Physical, mental, and social wellbeing and their association with death by suicide and self-harm in older adults: a community-based cohort study

Annette Erlangsen, Emily Banks, Grace Joshy, Alison L. Calear, Jennifer Welsh, Philip J. Batterham, Yeates Conwell, Luis Salvador-Carulla

Research output: Contribution to journalArticlepeer-review

5 Citations (Scopus)

Abstract

Objective: To assess associations between physical, mental, and social well-being and suicide and self-harm in a community-based sample of older adults. Methods: Using a cohort design, questionnaire data from 102,880 individuals aged 65 years or older living in New South Wales, Australia during 2006–2009 were linked to hospital and cause-of-death databases until 2017. Poisson regressions obtained adjusted incidence rate ratios (IRRs). Results: One hundred nine suicides and 191 deliberate self-harm (DSH) events occurred. Compared to those reporting excellent/good overall health, older adults reporting fair overall health had higher suicide rates (IRR = 2.8, 95% confidence interval: 1.8–4.4). Also, suffering from physical limitations was associated with higher rates of suicide. A fair versus excellent/good memory was associated with higher rates of suicide (IRR = 2.0, 1.3–3.3). Male erectile dysfunction was linked to self-harm (IRR = 2.8, 1.0–7.7). Suicide rates were elevated with baseline Kessler-10 scores of 20–50 versus 10–15 (IRR = 5.0, 2.9–8.9); the corresponding IRR for DSH was 2.9 (1.8–4.8). Elevated rates were observed for both self-reported depression and anxiety. Poor versus excellent/good quality of life was associated with suicide (IRR = 4.3, 1.7–10.7) and achieving less than desired to due to emotional problems was linked to self-harm (IRR = 1.8 1.3–2.4). Rates of suicide ande DSH were lower in those with ≥5 people to depend on versus one (suicide: IRR = 0.5, 0.3–0.9; DSH: IRR = 0.5, 0.3–0.7). Conclusions: Older adults experiencing health problems, including those relating to overall health or memory, and those with psychological distress had elevated rates of suicidal behavior. Rates of subsequent self-harm and/or death by suicide were elevated in participants with small social networks.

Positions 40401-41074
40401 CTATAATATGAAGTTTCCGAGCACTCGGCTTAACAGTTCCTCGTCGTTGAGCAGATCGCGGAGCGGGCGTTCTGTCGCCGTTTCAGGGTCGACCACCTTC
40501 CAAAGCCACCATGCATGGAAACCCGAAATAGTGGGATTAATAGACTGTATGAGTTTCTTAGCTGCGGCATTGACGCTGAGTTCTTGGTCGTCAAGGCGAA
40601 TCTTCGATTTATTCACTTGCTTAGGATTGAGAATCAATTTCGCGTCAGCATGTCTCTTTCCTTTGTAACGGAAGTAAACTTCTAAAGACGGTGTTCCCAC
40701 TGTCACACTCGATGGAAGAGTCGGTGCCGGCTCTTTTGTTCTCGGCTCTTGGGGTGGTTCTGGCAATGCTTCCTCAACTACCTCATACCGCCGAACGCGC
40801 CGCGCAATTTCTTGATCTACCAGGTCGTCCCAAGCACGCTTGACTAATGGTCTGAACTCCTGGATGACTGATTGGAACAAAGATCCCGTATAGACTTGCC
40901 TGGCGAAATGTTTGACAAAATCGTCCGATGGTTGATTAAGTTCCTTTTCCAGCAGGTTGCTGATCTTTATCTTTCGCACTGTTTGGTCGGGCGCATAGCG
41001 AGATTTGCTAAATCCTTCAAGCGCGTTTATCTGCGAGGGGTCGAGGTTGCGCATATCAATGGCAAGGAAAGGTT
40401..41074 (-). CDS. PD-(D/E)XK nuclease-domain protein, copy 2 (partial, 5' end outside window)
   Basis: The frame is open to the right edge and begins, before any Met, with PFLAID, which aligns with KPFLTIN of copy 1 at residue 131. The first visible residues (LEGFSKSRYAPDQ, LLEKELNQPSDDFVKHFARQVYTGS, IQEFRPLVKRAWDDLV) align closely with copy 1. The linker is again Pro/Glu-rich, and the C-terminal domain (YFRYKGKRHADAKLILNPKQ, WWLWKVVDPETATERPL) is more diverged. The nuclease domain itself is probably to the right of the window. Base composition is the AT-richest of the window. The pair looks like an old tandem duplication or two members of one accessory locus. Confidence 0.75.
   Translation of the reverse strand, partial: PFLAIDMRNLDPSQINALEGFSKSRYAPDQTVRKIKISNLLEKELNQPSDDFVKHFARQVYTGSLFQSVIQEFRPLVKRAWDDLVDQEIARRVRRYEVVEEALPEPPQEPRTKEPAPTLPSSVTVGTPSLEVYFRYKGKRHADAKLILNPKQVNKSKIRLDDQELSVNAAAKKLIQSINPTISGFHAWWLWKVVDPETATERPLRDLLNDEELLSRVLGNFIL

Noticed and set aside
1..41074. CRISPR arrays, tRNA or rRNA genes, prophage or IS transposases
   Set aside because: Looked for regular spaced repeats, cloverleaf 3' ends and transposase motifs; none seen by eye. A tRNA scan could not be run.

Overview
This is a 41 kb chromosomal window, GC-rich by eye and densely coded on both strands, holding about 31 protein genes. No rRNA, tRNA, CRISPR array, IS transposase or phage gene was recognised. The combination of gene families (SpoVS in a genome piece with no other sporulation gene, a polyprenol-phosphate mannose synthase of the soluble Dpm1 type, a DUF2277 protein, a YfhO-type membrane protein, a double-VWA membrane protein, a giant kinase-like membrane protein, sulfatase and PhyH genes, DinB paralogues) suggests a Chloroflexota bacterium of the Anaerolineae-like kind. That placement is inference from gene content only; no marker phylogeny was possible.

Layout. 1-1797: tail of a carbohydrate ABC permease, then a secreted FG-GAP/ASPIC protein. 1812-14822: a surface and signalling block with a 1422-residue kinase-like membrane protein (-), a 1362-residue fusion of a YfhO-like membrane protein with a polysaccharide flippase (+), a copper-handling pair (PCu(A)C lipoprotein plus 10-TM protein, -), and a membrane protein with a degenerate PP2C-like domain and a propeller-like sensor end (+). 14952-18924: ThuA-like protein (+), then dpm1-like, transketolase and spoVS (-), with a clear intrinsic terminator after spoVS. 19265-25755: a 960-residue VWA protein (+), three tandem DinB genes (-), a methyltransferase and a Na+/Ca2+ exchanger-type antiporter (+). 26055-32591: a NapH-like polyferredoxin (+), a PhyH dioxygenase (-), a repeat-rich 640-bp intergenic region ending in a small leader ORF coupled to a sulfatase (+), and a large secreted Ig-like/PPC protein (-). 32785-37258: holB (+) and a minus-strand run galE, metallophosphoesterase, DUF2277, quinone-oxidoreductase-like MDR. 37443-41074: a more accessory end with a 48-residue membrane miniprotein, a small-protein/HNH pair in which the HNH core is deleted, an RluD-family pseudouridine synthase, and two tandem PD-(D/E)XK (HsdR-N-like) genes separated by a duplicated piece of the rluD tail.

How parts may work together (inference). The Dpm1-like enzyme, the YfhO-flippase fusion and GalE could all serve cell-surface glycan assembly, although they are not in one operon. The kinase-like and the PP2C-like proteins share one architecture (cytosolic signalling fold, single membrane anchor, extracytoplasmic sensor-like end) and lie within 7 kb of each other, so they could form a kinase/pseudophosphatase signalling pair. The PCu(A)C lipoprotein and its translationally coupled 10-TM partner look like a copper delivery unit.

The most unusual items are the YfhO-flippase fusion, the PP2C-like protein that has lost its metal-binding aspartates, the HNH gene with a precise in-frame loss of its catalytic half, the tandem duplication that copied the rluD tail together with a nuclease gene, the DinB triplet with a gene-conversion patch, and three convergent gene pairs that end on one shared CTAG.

Original languageEnglish
Pages (from-to)647-656
Number of pages10
JournalInternational Journal of Geriatric Psychiatry
Volume36
Issue number5
DOIs
Publication statusPublished - May 2021
Externally publishedYes

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